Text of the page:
Thursday 12 September 2019

The next stage for WAI 262 – looking to the future

On 29 August 2019, Māori Development Minister Hon Nanaia Mahuta announced that a whole-of-government approach, called Te Pae Tawhiti, is being developed to address the issues raised by the WAI 262 claim and the Waitangi Tribunal report, Ko Aotearoa Tēnei.

It is timely that this announcement was made the week before Te Wiki o te Reo Māori (Māori Language Week).

In this article, we briefly review the claim and the government’s proposal.

History 

Māori were increasingly concerned about the loss of native plants and animals, the destruction of ecosystems, the continuing erosion of mātauranga māori (traditional Māori knowledge), and the continuing creation and amendment by the government of intellectual property (IP) legislation that failed to recognise Māori IP rights.

In 1991, the WAI 262 claim was lodged by six claimants on behalf of themselves and their iwi: Haana Murray (Ngāti Kurī), Hema Nui a Tawhaki Witana (Te Rarawa), Te Witi McMath (Ngāti Wai), Tama Poata (Ngāti Porou), Kataraina Rimene (Ngāti Kahungunu), and John Hippolite (Ngāti Koata).

The claim concerned who controls and owns traditional Māori knowledge, arts and cultural works. It also concerns the role of kaitiaki and their ability to protect taonga. Unlike many other claims submitted at the time, the claim was contemporary in nature and raised concerns for not just iwi, but also hāpū, whānau and Māori culture and identity.

The claim asserted the Crown breached the Treaty of Waitangi, because the Crown:

  • failed to actively protect the exercise of tino rangitiratanga and kaitiakitanga by the claimants over indigenous flora and fauna, and other taonga (treasure), and also over mātauranga Māori (Māori traditional knowledge)
  • failed to protect the taonga itself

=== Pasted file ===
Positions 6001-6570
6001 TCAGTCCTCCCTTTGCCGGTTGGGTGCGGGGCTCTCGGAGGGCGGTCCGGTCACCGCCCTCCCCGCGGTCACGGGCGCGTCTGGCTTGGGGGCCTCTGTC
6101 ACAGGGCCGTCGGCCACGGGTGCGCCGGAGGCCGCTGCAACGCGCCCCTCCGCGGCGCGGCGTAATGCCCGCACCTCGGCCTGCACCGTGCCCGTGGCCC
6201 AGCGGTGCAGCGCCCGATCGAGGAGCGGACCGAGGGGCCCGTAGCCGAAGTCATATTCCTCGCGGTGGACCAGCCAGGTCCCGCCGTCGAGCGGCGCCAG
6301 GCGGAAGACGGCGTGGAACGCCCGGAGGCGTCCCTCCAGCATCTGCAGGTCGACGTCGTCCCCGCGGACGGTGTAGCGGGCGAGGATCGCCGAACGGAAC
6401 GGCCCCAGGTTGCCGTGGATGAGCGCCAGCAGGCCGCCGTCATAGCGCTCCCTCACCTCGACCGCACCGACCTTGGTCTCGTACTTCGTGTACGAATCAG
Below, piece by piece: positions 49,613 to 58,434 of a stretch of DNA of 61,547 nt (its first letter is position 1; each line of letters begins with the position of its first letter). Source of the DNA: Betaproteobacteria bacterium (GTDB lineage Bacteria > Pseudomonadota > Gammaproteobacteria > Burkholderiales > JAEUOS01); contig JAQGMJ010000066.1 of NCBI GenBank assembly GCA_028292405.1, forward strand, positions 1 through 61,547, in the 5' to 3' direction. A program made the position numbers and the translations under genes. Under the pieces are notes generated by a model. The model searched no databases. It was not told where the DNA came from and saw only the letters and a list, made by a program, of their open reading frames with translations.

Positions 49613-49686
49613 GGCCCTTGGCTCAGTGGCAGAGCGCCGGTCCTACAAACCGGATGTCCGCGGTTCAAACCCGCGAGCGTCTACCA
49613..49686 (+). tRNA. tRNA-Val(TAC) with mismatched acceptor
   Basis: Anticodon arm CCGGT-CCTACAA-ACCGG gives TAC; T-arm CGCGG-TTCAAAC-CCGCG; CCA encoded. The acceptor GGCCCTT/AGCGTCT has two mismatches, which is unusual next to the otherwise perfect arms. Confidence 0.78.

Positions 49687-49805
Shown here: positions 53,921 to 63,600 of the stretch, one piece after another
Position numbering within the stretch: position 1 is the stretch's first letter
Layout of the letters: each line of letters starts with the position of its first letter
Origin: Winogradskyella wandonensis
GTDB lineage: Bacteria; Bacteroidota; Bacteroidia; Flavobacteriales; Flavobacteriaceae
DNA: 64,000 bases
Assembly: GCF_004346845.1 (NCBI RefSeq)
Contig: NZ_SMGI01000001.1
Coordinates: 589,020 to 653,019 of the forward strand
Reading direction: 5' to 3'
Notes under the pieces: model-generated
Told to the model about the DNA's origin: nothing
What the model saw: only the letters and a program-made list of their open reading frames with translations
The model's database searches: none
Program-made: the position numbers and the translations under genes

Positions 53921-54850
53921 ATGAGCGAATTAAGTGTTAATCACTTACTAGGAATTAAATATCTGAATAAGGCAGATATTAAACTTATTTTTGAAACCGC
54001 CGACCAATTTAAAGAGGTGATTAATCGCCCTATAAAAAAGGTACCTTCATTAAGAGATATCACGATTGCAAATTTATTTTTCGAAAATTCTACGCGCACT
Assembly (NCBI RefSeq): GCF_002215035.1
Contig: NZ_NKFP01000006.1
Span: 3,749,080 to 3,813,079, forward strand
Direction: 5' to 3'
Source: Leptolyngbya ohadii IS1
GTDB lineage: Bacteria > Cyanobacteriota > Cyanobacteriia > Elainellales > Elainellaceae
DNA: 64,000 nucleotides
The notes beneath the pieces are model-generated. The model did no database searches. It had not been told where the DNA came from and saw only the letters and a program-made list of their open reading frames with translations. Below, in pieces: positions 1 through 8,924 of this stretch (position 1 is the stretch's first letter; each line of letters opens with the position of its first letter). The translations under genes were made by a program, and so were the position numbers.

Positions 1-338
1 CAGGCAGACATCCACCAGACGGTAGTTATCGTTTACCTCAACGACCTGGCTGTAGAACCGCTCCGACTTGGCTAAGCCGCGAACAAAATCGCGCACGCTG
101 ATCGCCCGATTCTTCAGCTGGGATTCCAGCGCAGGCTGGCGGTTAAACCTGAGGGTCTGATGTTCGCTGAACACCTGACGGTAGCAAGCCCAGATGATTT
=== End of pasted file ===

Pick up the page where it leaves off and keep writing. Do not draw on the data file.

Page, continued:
• usurped tino rangatiratanga and kaitiakitanga of Māori in respect of flora and fauna and other taonga through the development of policy and enactment of legislation
  • agreed to various international agreements and obligations that affect indigenous flora and fauna and IP rights and rights to other taonga.

The claimants also asked that one of the remedies include a framework based on tikanga Māori (or Māori customary values) that recognises Māori rights to exercise tino rangatiratanga and kaitiakitanga over indigenous flora and fauna, other taonga, and mātauranga Māori.

The Waitangi Tribunal's report

In 2011, the Waitangi Tribunal released its report Ko Aotearoa Tēnei. The Waitangi Tribunal made a number of recommendations to the Crown, including amendments to laws covering IP, Māori language, resource management, cultural artefacts, environmental protections, and more.

The Crown's response 

To date, the Crown has never formally issued a response to the claim or responded to the recommendations of the Waitangi Tribunal.

In 2018, the Minister for Māori Development (‘Minister’) released a s8l report, which included a significant piece on WAI 262, suggesting that more work on the response to WAI 262 was in progress.